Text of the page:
Blu-ray Review HTF BLU-RAY REVIEW: Merry Christmas Mr. Lawrence

Matt Hough

Senior HTF Member
Apr 24, 2006
Charlotte, NC
Real Name
Matt Hough
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Merry Christmas Mr. Lawrence (Blu-ray)
Directed by Nagisa Oshima

Studio: Criterion
Year: 1983
Aspect Ratio: 1.78:1   1080p   AVC codec
Running Time: 123 minutes
Rating: NR
Audio: DTS-HD Master Audio 2.0 stereo English/Japanese
Subtitles: English

Region: A
MSRP: $ 39.95

Release Date: September 28, 2010

Review Date: September 25, 2010



The Film



In so many of his films, master Japanese filmmaker Nagisa Oshima explored in depth the various social and political structures of established Japanese values. In Merry Christmas Mr. Lawrence, he not only puts Japanese values and mores under the microscope but he contrasts them with their Western counterparts in a setting where they are constantly at odds. In fashioning this sociological psychodrama of East versus West, he must deal with a story of such complex psychosexual depth that the cinema of the time simply wouldn’t have allowed its exploration, that is, if one was hoping for a box-office success. Seen today, the film raises interesting issues and offers some wonderful performances, but it seems incomplete, inevitably unrealized and unfocused in its way and ultimately a bit unsatisfying.


In the middle of World War II, a Japanese prisoner of war camp in Indonesia contains a large squadron of Allied forces who have Hicksley (Jack Thompson) as their officer in charge and Lawrence (Tom Conti) as a kind of liaison officer to the Japanese since he speaks the language. Into the camp comes the captured Major Celliers (David Bowie) whose presence has the camp commandant Captain Yonoi (Ryuichi Sakamoto) bewitched almost to the point of inaction since he seems completely mesmerized by the striking looking British officer. Camp sergeant Hara (Takeshi) has no such problems dishing out punishment and relishing the daily beatings he gets to administer, but Yonoi’s fascination with Celliers tests his effectiveness as the man in charge of the camp.


With the overriding homoeroticism implicit between the two soldiers, both of whom are struggling with the differences in their cultures between guilt (which Celliers feels revealed in a couple of lengthy flashback episodes) and shame (which Yonoi feels in not carrying out fully the demands of his rank, which with their failure would generally lead to ritual seppuku), Oshima and his co-scenarist Paul Mayersberg simply don’t give any time to examining Yonoi’s fatal attraction, as it were. In fact, it’s quite possible the implication might have even flown over the heads of audiences at the time viewing the movie because the filmmakers tippy-toe around the issue rather distractingly instead of meeting it head-on. There’s certainly plenty of talk about the “queers” in the Allied army by Hara in some early scenes as a Dutch prisoner who was raped by a Korean guard denies any interest in same sex encounters (and the guard, of course, attempts hara-kiri after being caught but needs assistance). The debate of Eastern and Western mentalities over being caught and locked in POW camps gets a firmer and more thorough discussion which gives the film its most interesting points to ponder. Less interesting, certainly, are the flashback interludes with Celliers and his humpbacked younger brother (James Malcolm) which, while thoughtfully and gracefully filmed, seem less dramatic and meaningful than they needed to be for the magnitude of substance they’re supposed to represent in Celliers’ life. Oshima films these moments with nostalgic gentility at first but then with a rather raw distance thus lessening the impact of the scenes considerably.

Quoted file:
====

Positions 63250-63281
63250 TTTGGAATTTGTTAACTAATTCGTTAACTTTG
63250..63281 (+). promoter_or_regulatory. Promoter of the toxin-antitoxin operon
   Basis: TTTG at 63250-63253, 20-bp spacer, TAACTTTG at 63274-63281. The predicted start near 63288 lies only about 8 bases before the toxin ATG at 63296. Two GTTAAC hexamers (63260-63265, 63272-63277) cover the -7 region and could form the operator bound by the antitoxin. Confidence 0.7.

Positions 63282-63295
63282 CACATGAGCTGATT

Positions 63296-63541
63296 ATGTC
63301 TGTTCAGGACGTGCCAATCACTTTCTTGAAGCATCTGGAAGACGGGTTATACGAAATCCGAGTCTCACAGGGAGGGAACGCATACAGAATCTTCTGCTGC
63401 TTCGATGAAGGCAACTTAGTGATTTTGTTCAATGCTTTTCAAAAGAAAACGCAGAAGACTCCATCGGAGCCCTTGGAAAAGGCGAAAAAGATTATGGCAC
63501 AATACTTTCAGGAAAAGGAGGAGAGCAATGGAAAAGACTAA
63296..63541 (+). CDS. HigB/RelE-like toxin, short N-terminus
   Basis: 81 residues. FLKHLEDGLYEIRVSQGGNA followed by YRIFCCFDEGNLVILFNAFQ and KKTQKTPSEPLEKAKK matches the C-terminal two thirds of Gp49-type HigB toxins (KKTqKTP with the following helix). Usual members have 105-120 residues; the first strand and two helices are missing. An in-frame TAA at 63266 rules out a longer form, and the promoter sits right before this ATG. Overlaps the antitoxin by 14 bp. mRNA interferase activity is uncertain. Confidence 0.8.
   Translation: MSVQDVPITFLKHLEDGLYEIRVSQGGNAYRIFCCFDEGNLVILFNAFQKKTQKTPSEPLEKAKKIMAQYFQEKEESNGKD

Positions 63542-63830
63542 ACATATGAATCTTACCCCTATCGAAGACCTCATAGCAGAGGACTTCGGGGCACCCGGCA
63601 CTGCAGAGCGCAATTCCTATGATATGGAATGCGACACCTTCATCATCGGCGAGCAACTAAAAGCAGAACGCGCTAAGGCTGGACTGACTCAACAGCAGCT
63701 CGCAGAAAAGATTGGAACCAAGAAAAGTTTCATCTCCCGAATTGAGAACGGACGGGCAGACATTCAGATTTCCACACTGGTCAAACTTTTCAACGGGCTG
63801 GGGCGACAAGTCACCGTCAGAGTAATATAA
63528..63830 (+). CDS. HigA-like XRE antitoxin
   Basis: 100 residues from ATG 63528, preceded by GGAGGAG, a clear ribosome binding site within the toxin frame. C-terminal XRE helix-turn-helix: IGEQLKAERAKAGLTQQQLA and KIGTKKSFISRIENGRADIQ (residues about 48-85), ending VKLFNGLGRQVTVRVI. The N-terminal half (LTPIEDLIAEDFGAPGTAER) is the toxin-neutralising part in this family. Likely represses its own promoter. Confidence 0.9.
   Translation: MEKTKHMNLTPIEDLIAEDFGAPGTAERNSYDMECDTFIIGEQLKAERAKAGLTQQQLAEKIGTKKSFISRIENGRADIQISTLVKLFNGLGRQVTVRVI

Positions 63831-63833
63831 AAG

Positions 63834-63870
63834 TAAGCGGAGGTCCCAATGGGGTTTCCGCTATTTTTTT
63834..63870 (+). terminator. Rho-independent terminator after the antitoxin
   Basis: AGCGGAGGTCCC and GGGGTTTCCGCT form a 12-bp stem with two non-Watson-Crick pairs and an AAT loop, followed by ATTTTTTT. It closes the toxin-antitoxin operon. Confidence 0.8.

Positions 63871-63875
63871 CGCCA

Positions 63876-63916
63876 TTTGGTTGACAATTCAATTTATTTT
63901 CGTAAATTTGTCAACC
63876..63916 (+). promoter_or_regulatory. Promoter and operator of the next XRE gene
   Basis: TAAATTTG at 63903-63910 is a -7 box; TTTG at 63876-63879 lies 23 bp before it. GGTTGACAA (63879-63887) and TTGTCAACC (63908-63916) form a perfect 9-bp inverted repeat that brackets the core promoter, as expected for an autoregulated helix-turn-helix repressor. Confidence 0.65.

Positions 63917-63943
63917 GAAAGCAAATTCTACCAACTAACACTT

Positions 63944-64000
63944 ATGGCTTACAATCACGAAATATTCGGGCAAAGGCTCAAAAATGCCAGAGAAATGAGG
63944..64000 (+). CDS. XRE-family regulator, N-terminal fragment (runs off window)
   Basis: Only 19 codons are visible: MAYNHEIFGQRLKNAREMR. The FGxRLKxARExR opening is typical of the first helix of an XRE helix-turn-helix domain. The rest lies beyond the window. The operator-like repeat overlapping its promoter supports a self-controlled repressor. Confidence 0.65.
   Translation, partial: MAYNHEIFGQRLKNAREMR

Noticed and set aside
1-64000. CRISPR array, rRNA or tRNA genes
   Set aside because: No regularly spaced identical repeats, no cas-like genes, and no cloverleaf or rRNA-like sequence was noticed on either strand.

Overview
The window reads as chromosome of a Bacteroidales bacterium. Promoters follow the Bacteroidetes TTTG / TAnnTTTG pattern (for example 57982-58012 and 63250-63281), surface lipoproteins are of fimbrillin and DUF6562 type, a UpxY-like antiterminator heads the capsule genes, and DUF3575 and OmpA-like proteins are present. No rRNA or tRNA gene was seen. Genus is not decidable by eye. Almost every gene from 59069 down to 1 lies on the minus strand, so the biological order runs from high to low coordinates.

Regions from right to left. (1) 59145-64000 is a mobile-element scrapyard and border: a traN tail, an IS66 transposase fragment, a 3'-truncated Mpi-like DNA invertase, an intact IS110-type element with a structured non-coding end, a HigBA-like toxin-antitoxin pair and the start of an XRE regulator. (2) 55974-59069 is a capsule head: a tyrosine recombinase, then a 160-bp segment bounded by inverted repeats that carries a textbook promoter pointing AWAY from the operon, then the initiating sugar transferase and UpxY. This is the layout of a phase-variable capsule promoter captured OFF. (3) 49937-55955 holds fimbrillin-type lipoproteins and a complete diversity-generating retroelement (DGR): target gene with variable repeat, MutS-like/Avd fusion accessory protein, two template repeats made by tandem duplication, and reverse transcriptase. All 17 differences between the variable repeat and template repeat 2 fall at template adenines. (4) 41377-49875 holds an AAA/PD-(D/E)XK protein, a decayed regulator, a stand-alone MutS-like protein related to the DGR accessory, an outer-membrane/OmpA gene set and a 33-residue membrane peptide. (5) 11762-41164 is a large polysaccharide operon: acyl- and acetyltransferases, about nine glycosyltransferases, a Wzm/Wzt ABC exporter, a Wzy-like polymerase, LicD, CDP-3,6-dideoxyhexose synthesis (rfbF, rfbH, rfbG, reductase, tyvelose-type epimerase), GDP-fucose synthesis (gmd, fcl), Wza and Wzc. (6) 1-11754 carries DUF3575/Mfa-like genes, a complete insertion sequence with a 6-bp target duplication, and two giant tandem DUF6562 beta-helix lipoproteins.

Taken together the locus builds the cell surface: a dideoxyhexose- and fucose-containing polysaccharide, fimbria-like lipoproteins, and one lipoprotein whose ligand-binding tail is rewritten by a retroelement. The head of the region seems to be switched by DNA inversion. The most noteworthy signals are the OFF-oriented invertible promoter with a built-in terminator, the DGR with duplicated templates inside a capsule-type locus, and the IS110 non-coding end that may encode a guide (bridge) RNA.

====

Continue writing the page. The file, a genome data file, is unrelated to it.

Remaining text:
With two rock stars (David Bowie, Ryuichi Sakamoto) carrying the central theatrical weight of the film, it’s no wonder that it also seems a bit of a dramatic lightweight when they are doing the heavy lifting. Both men make striking visual impressions, but their inexperience of acting before the camera makes their roles less significant and impactful than those played by Tom Conti (who’s simply superb in the movie) and Takeshi, a Japanese comedian who brings real weight and power to his moments in the spotlight. Their coda sequence is especially emotional and memorable. Jack Thompson also adds flavor and heft in his role as company leader though his part might have been expanded with some benefit to the film.